Tuesday, May 18, 2010
Prevention Leading to Fewer Heart Deaths, Inaccuracy of Translated Prescriptions Named Best/Worst Prevention Ideas of the WeekPosted by Partnership for Prevention at 9:03 AM
The positive impact improved treatment and more effective preventive measures are having on the death rate from coronary heart disease was named the “Best Prevention Idea of the Week,” while prescription labels inaccurately translated into Spanish was named the “Worst Prevention Idea of the Week."
The “Best/Worst” awards are announced each week in “Prevention Matters,” the blog of Partnership for Prevention. Nominees are submitted by Partnership staff as well as the general public, and are voted on by the staff. Partnership for Prevention is a nonpartisan organization of business, nonprofit and government leaders who are working to make evidence-based disease prevention and health promotion a national priority. More information is available at http://www.prevent.org/.
Prevention Gets Credit for Fewer Heart Deaths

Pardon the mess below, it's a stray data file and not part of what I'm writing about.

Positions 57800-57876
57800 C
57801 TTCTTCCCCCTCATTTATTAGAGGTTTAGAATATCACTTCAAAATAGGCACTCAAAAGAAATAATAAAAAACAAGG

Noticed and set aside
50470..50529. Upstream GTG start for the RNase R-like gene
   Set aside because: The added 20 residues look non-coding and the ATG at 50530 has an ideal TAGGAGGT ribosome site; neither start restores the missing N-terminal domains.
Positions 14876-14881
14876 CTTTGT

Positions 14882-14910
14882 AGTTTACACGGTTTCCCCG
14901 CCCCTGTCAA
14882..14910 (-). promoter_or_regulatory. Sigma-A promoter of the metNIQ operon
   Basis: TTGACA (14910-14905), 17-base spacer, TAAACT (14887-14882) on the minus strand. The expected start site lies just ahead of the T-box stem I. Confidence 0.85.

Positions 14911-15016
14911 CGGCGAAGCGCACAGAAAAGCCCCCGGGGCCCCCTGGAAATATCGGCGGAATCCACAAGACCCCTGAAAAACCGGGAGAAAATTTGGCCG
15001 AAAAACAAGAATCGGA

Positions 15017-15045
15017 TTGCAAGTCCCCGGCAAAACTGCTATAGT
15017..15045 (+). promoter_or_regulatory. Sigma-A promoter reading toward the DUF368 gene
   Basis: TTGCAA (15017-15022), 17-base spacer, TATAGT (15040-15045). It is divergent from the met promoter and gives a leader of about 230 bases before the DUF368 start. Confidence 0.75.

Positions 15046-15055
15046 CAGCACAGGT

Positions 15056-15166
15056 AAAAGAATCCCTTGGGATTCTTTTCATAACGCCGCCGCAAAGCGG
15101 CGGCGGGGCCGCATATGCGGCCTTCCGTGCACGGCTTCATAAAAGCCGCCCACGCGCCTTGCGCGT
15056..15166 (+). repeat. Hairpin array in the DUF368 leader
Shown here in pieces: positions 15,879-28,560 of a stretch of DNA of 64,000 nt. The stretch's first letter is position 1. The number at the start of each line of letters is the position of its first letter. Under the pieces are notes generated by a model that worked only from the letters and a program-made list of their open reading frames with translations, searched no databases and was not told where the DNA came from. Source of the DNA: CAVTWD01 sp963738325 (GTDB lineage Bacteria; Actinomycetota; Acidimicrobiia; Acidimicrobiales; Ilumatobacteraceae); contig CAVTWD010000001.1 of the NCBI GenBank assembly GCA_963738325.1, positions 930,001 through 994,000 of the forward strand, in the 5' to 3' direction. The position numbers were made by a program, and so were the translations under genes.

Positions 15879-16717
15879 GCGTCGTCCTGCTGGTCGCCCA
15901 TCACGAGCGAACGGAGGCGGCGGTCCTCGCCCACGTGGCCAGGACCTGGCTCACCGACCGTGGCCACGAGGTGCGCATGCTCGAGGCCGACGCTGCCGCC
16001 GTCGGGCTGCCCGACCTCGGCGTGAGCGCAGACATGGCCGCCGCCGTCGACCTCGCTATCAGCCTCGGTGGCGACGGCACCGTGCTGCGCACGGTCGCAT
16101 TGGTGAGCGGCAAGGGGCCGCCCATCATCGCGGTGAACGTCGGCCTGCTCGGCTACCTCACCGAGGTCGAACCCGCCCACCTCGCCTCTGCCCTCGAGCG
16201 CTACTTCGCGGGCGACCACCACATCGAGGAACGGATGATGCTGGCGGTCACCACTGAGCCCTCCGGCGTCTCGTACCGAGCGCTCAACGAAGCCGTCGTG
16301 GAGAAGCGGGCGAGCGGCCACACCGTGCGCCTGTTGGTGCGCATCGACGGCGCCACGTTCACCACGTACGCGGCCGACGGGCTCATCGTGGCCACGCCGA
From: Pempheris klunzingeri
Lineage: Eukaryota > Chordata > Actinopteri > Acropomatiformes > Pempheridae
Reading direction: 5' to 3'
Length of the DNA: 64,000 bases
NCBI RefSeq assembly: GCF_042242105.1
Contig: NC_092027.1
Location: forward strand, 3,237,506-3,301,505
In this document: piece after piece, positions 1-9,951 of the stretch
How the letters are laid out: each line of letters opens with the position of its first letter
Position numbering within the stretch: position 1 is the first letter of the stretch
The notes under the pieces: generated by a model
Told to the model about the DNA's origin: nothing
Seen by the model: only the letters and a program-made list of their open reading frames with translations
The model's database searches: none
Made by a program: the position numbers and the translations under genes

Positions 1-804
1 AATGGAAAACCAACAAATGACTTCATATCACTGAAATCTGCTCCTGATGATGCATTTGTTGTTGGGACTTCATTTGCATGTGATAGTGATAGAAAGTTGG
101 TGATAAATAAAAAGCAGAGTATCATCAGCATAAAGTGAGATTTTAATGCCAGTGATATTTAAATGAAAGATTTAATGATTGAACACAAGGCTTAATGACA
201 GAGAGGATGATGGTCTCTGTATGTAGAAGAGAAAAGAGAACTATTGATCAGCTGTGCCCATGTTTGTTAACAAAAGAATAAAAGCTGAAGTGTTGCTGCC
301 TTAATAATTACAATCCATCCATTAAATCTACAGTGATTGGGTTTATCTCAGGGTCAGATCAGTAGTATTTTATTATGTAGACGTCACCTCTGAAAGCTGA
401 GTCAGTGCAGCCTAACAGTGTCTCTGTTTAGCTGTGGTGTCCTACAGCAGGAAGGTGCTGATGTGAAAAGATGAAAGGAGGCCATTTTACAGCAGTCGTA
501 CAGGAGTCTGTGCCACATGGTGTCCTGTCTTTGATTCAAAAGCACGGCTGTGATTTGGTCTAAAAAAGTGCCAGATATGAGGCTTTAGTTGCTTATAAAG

In Canada, according to a study in the May 12 issue of the Journal of the American Medical Association, the death rate from coronary heart disease in the province of Ontario fell by 35 percent from 1994 to 2005.
"The overall good news is that coronary heart mortality continued to go down despite people growing older," said study author Dr. Harindra C. Wijeysundera, a cardiologist at the Sunnybrook Health Sciences Centre Schulich Heart Centre in Toronto.
Translated prescriptions often wrong
Pharmacies that print prescription labels translated into Spanish often issue inaccurate or confusing instructions that could be potentially hazardous to a patient's health, according to a report in the May issue of Pediatrics journal. Researchers looked at 76 medicine labels generated by 13 different computer programs that many pharmacies use to make translations and found an overall error rate of 50 percent.
"It's not surprising, and it's something I experience in practice every day," said Dr. Alejandro Clavier, who works at Esperanza Health Center in Chicago's Little Village neighborhood on the Southwest Side.